Wednesday, March 3, 2010

Gems From ABOUT WRITING--Stephen King

I thought I'd share with you some of my favorite gems I gleamed in Stephen King's ABOUT WRITING. Hope you enjoy:

  • Adverbs, like passive voice, seem to have been created with the timid writer in mind.
  • The road to hell is paved in adverbs.
  • To write adverbs is human; to write he said she said is divine.
  • Language does not always have to wear a tie and lace-up shoes.
  • Narration moves the story; description creates sensory reality; dialogue brings characters to life.
  • Plot is the writer's jackhammer.
  • Plot is the good writer's last resort and the dullard's first choice.
  • Description is what makes the reader a sensory participant in the story.
  • Thin description leaves the reader feeling bewildered and nearsighted. Over description buries him in details and images.
  • Locale and texture are much more important to the reader's sense of actually being in the story than any physical description of the players.
  • One of the cardinal rules of good fiction is never tell us a thing if you can show us, instead.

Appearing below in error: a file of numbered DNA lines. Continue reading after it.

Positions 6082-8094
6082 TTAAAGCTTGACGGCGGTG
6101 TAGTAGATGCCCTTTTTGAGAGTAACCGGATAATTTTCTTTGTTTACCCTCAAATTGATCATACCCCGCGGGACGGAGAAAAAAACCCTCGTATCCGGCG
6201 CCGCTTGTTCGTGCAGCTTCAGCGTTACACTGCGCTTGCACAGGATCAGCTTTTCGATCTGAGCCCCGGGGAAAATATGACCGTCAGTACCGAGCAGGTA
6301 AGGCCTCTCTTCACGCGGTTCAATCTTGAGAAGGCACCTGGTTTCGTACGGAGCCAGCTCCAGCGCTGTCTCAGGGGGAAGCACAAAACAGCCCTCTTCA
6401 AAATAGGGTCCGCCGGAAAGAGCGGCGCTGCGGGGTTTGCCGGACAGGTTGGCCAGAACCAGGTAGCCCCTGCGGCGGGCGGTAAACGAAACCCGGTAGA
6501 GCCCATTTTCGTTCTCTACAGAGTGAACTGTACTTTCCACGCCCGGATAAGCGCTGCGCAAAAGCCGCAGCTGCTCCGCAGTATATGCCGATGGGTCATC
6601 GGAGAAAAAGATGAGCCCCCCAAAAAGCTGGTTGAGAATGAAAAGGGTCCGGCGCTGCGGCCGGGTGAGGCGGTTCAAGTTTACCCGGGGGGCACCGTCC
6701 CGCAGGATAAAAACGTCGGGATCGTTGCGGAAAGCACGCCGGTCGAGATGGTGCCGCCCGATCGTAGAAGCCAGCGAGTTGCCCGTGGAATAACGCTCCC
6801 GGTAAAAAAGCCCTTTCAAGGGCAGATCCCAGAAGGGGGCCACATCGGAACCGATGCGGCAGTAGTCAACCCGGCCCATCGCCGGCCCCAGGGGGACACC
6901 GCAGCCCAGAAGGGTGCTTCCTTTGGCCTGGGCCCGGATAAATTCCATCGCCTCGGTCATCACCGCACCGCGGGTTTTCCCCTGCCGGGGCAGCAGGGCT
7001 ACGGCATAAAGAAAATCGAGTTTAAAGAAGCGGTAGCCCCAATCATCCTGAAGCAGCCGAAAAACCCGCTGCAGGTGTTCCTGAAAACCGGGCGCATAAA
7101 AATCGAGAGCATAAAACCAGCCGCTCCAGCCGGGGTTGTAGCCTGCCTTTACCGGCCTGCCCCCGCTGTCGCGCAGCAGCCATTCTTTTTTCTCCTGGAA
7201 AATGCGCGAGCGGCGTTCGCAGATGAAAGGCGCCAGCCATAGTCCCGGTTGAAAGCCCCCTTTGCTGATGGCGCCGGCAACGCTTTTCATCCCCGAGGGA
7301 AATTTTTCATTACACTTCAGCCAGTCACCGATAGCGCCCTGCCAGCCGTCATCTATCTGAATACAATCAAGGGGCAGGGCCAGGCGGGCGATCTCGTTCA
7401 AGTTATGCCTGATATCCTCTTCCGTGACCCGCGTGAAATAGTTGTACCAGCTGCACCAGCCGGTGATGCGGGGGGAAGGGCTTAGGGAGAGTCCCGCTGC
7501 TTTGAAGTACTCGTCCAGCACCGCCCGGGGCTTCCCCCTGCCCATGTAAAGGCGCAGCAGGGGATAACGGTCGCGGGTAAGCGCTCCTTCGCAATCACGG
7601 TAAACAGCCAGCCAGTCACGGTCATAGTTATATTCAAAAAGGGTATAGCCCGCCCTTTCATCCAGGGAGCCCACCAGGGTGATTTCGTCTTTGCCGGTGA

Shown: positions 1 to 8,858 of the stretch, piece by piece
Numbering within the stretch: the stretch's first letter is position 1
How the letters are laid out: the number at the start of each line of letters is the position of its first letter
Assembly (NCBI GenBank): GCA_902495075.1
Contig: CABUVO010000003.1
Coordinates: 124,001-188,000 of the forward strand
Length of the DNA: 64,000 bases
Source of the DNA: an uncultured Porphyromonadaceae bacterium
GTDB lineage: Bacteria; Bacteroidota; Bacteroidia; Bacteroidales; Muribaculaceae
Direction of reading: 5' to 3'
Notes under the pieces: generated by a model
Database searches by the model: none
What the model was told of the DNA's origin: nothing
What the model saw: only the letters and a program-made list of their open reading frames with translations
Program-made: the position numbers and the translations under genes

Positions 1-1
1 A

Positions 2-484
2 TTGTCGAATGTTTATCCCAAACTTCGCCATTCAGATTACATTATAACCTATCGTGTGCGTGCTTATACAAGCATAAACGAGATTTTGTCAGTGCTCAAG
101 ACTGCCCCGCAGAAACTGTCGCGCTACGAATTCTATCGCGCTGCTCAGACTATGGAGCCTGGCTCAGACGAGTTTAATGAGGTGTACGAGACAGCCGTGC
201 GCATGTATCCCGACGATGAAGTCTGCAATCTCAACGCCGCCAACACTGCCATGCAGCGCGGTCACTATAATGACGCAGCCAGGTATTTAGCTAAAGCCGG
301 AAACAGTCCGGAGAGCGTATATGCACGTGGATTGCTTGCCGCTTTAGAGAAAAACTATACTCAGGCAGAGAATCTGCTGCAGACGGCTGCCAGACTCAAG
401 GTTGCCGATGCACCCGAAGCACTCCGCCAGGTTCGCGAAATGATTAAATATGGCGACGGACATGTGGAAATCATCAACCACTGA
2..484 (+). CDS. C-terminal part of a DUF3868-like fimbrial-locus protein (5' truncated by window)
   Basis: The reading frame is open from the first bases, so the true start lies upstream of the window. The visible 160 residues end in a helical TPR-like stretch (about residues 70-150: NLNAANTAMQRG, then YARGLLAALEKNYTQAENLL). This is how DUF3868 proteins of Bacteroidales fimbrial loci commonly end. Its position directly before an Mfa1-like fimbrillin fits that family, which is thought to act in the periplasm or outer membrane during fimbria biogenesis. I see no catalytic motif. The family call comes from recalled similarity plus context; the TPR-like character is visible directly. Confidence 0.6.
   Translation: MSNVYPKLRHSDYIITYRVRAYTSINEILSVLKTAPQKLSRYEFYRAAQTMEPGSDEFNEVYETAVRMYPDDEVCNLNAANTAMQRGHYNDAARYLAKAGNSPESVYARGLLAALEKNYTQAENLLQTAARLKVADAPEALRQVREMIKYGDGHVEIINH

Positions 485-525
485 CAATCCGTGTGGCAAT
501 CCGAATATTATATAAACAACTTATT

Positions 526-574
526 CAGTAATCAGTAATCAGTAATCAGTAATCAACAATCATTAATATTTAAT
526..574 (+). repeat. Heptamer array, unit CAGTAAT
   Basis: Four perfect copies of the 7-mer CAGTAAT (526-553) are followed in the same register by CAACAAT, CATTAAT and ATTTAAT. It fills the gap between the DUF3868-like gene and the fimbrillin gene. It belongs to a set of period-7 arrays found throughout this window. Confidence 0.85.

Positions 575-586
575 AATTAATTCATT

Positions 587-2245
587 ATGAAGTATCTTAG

• Good fiction always begins with story and progresses to theme; it almost never begins with theme and progresses to story.
  • The most important things to remember about back story are – everyone has a history – most of it isn't very interesting. Stick to the parts that are, and don't get carried away with the rest.
  • When you step away from the "write what you know" rule, research becomes inevitable, and it can add a lot to your story. Just don't end up with the tail wagging the dog; remember that you are writing a novel, not a research paper. The story comes first.
Write Every Day!

Regards,
Mac

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